New advances made in gene therapy for HIV

An early-stage trial has provided some important proof that gene therapy could be an effective way to fight HIV. Taking five patients who had already failed to respond to standard therapies, the researchers removed immune cells from each of the participants and injected modified lentivirus in each, changing the genetic code of the DNA of the cell so it can fight HIV and prevent the infection from spreading. In Phase II, a larger number of volunteers with HIV will get more than one infusion of the modulated cells. The scientists, led by Dr. Carl June, found that one of the volunteers responded with a significant reduction in the virus while immune cells multiplied and the immune system strengthened in the other four. The fact that they can introduce genes into cells without toxicity or provoking cancer, as has happened in earlier trials, is exactly the kind of proof of concept that gene therapy experts have been working toward.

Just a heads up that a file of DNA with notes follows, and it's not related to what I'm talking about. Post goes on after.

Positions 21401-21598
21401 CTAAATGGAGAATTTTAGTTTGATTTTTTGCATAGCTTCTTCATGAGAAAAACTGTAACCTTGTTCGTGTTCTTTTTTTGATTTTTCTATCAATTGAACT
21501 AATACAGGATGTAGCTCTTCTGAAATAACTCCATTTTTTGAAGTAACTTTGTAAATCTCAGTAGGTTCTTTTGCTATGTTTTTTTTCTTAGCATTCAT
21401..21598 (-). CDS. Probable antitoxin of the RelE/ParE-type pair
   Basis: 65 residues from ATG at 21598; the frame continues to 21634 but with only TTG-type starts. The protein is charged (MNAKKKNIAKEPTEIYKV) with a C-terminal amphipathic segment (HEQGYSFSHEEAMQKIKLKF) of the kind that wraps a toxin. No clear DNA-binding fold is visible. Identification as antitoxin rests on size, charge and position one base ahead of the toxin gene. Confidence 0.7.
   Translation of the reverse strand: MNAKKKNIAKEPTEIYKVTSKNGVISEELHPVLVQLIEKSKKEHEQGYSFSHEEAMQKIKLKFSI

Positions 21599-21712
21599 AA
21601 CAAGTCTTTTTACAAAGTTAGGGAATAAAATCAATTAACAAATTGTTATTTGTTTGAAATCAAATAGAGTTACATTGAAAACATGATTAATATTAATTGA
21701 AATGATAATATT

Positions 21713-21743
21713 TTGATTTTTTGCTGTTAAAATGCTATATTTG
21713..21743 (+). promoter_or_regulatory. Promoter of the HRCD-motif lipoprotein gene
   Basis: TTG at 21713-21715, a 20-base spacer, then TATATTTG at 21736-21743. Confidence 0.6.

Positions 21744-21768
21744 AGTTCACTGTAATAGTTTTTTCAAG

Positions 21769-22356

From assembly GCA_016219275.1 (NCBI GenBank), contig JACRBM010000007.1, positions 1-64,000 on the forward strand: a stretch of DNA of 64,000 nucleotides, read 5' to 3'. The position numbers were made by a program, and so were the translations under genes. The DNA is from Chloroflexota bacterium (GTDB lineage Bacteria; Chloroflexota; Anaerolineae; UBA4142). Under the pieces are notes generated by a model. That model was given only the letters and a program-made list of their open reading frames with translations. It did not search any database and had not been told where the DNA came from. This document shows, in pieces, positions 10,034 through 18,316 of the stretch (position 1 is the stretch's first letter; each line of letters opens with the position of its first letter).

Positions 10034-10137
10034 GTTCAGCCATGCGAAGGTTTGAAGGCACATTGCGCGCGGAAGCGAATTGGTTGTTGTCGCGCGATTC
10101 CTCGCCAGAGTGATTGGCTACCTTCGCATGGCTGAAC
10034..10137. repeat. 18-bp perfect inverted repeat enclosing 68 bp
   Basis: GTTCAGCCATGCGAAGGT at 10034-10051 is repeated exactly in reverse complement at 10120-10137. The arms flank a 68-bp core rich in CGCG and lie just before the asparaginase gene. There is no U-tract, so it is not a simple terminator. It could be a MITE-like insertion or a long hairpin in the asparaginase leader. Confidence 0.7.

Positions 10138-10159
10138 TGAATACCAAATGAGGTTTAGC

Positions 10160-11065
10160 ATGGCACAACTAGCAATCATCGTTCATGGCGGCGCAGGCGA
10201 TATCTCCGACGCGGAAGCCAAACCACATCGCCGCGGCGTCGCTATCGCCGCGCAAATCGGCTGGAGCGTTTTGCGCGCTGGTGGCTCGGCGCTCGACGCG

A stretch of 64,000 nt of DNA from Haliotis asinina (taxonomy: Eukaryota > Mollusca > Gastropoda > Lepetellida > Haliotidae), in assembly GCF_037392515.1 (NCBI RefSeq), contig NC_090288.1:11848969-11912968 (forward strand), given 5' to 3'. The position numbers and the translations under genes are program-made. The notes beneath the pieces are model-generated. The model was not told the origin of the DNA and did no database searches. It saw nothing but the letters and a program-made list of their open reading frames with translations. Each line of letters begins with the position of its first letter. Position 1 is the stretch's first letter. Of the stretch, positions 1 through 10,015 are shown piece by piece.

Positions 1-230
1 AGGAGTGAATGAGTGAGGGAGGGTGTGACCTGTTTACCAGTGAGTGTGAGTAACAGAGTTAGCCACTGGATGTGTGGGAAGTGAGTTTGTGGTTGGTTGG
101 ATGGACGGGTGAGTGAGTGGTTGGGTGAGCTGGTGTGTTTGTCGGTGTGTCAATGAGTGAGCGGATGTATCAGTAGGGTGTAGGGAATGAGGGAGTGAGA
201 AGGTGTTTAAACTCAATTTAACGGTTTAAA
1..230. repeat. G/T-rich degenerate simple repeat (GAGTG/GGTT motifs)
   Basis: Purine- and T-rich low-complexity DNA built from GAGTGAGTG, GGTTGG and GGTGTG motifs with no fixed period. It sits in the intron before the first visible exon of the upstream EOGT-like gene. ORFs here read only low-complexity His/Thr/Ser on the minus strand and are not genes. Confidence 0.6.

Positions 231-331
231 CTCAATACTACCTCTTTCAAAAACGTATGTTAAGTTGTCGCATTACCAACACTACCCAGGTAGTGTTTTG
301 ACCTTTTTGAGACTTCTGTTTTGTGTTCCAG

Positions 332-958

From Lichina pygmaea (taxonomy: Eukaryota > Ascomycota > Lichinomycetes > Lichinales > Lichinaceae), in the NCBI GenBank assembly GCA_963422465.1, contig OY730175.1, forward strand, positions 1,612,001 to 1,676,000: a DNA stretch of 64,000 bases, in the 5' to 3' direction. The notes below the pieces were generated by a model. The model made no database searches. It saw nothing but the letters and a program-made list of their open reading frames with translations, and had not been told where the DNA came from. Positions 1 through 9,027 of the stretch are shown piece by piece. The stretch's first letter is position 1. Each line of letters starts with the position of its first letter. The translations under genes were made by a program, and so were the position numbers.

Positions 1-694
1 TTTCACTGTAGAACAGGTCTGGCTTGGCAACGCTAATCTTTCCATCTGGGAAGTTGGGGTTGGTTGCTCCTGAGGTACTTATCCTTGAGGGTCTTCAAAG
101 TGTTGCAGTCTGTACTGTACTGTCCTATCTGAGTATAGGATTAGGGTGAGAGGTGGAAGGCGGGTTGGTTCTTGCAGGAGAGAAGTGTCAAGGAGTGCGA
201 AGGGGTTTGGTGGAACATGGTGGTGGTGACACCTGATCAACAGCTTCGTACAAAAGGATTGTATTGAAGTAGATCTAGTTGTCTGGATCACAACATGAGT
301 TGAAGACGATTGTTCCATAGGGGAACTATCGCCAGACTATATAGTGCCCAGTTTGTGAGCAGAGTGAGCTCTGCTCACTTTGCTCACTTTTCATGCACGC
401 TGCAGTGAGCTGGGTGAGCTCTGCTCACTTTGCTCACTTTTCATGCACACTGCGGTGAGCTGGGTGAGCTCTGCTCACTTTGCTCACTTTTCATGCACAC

- read the Washington Post report on gene therapy

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